05/01/2014 06:30 pm ET Updated May 01, 2014

Frat Emails Stir Old Sexual Assault Grant Controversy At American University


The recent leak of emails from an unsanctioned fraternity at American University, in which male students joke about sexual assault and physical assault, has rekindled controversy over the school's failure to apply for a $300,000 federal grant to combat sexual violence in 2011.

Three years ago, students, faculty and staff at the Washington, D.C.-based university prepared to apply for a U.S. Department of Justice grant for resources to prevent sexual violence and support victims. The grant would have funded a victim advocate, training for school officials, and an annual survey asking students whether they had experienced "unwanted sexual intercourse" or endured "forced sexual touching or fondling."

An online petition posted after the fraternity email leak last month demands essentially the same things the grant would have funded. More than 2,300 people have signed.

As TBD reported in 2011, the DOJ-backed grant would have blocked students from registering for classes if they failed to attend seminars on healthy relationships and sexual violence, or didn't complete the surveys.

In March 2011, Gale Short Hanson, American's vice president of campus life, decided against applying for the grant, citing concerns about blocking students from registering for classes. Students responded with demonstrations, to no avail.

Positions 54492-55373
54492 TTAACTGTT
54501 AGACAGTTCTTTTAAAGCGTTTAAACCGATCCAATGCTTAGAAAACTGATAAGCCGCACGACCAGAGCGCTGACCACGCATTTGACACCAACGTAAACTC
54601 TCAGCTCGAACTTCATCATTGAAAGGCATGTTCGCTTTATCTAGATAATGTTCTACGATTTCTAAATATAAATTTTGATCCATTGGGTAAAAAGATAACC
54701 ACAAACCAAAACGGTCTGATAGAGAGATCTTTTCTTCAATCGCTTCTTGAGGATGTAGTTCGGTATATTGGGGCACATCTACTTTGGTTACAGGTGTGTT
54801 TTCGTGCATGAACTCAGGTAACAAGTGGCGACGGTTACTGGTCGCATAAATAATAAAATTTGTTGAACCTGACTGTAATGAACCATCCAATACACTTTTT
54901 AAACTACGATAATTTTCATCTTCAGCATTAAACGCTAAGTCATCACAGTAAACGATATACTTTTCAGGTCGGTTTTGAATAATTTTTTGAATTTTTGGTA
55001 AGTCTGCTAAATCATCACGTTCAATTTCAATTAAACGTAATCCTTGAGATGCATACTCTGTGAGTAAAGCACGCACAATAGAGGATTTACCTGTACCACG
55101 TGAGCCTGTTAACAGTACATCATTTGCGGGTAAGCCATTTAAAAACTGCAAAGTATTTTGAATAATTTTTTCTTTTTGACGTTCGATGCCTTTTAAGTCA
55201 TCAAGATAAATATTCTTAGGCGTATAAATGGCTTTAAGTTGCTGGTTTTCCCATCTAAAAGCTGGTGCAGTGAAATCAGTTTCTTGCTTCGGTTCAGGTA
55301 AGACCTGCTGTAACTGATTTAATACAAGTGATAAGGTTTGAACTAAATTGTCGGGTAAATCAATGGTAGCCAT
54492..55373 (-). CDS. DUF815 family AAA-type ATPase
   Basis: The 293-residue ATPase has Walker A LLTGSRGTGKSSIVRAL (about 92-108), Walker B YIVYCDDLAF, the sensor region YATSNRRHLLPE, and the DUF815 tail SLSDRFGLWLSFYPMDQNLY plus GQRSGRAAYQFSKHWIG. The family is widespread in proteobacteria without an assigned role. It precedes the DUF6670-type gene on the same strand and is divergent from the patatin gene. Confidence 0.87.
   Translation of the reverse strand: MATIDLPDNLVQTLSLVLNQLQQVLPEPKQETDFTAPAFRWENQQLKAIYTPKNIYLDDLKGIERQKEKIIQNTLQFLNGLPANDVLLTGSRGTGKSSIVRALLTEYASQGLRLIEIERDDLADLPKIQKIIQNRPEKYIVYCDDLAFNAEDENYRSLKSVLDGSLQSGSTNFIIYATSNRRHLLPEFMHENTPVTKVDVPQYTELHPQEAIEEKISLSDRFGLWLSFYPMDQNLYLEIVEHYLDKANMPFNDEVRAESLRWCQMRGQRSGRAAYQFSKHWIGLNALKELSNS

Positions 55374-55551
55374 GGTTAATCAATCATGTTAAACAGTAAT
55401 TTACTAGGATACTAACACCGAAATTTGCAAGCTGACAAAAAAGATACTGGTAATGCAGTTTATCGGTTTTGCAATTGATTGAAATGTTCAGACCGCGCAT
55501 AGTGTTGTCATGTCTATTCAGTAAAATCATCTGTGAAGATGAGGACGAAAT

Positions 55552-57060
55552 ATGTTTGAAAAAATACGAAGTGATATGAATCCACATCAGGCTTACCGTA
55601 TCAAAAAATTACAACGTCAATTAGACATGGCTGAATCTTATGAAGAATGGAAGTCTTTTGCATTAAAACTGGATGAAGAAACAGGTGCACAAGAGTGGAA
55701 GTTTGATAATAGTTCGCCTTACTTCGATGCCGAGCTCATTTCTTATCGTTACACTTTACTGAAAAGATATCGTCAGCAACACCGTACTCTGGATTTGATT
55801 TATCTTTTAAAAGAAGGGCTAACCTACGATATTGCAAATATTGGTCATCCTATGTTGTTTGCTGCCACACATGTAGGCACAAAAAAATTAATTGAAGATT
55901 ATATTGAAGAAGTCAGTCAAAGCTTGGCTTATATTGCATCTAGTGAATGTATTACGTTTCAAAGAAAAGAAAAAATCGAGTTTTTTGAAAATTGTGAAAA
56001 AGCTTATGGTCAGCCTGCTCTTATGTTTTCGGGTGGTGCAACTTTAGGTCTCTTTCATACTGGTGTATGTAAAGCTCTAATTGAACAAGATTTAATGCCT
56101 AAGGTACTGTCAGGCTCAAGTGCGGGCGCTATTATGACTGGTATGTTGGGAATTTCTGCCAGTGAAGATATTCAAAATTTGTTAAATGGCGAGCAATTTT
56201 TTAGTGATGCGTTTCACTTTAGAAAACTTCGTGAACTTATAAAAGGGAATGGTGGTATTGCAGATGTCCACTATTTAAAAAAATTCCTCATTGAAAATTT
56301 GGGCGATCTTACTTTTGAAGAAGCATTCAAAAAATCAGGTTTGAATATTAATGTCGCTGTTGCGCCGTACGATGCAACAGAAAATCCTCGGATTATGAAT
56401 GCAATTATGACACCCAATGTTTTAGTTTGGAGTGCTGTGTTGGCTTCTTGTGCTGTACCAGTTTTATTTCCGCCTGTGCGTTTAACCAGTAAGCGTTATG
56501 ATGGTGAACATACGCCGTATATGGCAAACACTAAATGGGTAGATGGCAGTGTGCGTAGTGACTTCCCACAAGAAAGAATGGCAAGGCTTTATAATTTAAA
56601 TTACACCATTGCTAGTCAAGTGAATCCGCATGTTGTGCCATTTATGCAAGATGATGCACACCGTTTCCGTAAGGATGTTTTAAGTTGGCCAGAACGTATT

Now that the campus is in an uproar over an underground frat one student called "rapey," students are reminding the school administration about how angry they were that university ditched the anti-sexual violence grant.

The women's activist group UltraViolet launched an online ad campaign this week, claiming AU "has a rape problem."

Hanson this week defended her decision to pass on the DOJ grant. "We did not achieve support or consensus among members of our community prior to the deadline for these requirements," Hanson said in a statement to HuffPost Wednesday. "Instead of applying for the grant, we committed to look at the goals and methods the grant addressed, and worked with our community to provide them with our own resources."

Hanson noted American has since hired a full-time sexual assault prevention coordinator and has created its own required programs for new members of official Greek organizations and student athletes.

"We have also instituted bystander intervention training, and all new students are expected to complete online education through, which includes Haven –- a segment on sexual assault," Hanson said.

The frat emails that leaked in April were from a fraternity called Epsilon Iota that is not sanctioned by the school. The university said it is investigating the messages.